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Deirdre Bloome wins ASA award for work on racial inequality and intergenerational transmission

Bob Willis awarded 2015 Jacob Mincer Award for Lifetime Contributions to the Field of Labor Economics

David Lam is new director of Institute for Social Research

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Next Brown Bag

Monday, Oct 12
Joe Grengs, Policy & Planning for Social Equity in Transportation

Arline T. Geronimus photo

Age Patterns of Smoking among U.S. Black and White Women

Publication Abstract

Geronimus, Arline T., Lisa Neidert, and John Bound. "Age Patterns of Smoking among U.S. Black and White Women." PSC Research Report No. 91-232. December 1991.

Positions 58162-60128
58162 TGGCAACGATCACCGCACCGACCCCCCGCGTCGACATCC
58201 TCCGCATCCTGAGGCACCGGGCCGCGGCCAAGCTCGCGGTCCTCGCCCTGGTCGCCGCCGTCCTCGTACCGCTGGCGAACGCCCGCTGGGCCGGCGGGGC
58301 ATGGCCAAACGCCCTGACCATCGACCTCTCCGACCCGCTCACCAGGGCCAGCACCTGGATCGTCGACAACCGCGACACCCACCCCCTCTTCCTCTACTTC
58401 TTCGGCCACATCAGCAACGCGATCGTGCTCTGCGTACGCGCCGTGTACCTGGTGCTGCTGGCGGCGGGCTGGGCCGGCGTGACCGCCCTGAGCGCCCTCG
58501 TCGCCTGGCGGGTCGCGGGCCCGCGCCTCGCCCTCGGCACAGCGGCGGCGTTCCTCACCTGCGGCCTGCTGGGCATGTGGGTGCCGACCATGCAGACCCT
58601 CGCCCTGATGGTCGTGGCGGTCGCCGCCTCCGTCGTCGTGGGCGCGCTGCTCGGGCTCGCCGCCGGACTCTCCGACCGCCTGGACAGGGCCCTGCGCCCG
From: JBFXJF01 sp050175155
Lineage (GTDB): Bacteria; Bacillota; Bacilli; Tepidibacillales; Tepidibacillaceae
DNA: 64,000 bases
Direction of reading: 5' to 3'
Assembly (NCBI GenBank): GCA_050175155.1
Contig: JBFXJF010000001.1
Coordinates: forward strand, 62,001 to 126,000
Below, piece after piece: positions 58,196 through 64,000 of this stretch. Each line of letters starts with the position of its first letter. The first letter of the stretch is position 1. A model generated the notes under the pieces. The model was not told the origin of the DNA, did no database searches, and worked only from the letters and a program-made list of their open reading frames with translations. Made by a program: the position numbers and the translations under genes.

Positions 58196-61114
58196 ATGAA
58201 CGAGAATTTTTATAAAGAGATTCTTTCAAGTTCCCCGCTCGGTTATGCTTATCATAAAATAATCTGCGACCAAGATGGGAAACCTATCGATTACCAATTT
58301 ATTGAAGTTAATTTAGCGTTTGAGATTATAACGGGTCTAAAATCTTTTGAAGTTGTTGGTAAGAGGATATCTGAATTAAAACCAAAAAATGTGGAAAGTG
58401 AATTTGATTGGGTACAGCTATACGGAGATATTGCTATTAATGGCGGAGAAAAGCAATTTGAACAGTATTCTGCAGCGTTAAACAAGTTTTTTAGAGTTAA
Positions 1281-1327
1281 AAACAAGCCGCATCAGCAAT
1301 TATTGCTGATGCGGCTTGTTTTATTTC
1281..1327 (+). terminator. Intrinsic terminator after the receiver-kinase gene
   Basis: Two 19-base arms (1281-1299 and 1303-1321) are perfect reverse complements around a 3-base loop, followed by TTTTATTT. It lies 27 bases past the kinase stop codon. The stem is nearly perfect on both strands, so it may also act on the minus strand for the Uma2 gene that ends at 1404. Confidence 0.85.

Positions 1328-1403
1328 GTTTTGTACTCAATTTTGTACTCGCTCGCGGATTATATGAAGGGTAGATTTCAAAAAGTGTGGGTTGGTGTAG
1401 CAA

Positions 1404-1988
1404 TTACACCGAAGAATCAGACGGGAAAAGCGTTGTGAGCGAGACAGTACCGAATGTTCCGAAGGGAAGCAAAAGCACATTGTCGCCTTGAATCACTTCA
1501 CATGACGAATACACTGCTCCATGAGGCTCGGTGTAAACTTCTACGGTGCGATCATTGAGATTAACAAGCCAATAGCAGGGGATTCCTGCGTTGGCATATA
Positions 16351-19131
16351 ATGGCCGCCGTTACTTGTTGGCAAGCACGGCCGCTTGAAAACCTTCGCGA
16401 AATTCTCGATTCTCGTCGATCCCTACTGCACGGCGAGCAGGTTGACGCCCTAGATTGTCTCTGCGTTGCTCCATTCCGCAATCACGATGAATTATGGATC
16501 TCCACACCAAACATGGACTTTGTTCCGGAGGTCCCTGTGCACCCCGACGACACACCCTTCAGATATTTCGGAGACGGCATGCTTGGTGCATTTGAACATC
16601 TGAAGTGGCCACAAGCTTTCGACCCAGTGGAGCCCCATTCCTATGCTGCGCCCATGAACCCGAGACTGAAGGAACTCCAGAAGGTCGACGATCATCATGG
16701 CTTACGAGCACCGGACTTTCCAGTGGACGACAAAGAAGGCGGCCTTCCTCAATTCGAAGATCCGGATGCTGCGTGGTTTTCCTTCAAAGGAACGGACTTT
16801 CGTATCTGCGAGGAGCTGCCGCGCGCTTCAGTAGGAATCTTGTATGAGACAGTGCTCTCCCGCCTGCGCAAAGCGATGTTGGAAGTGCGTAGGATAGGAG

This paper uses data from the 1987 National Health Interview Survey (NHIS) Cancer Supplement to descibe black/white differences in women's age patterns of smoking. Results indicate that white women initiate smoking younger than black women; white smokers are more likely to quit and to do so at young ages; despite lower proportions of black ever-smokers, the proportion of women who currently smoke converges between blacks and whites by age 25; and black/white differentials in ever smoking enlarge, while differences in quitting diminish, when results are education standardized. For black women, delayed smoking initiation and failure to quit call for new theoretical perspectives on smoking and age and interventions tailored to adults. These results have implications toward understanding black/white differences in low birthweight, child health, and adult morbidity.

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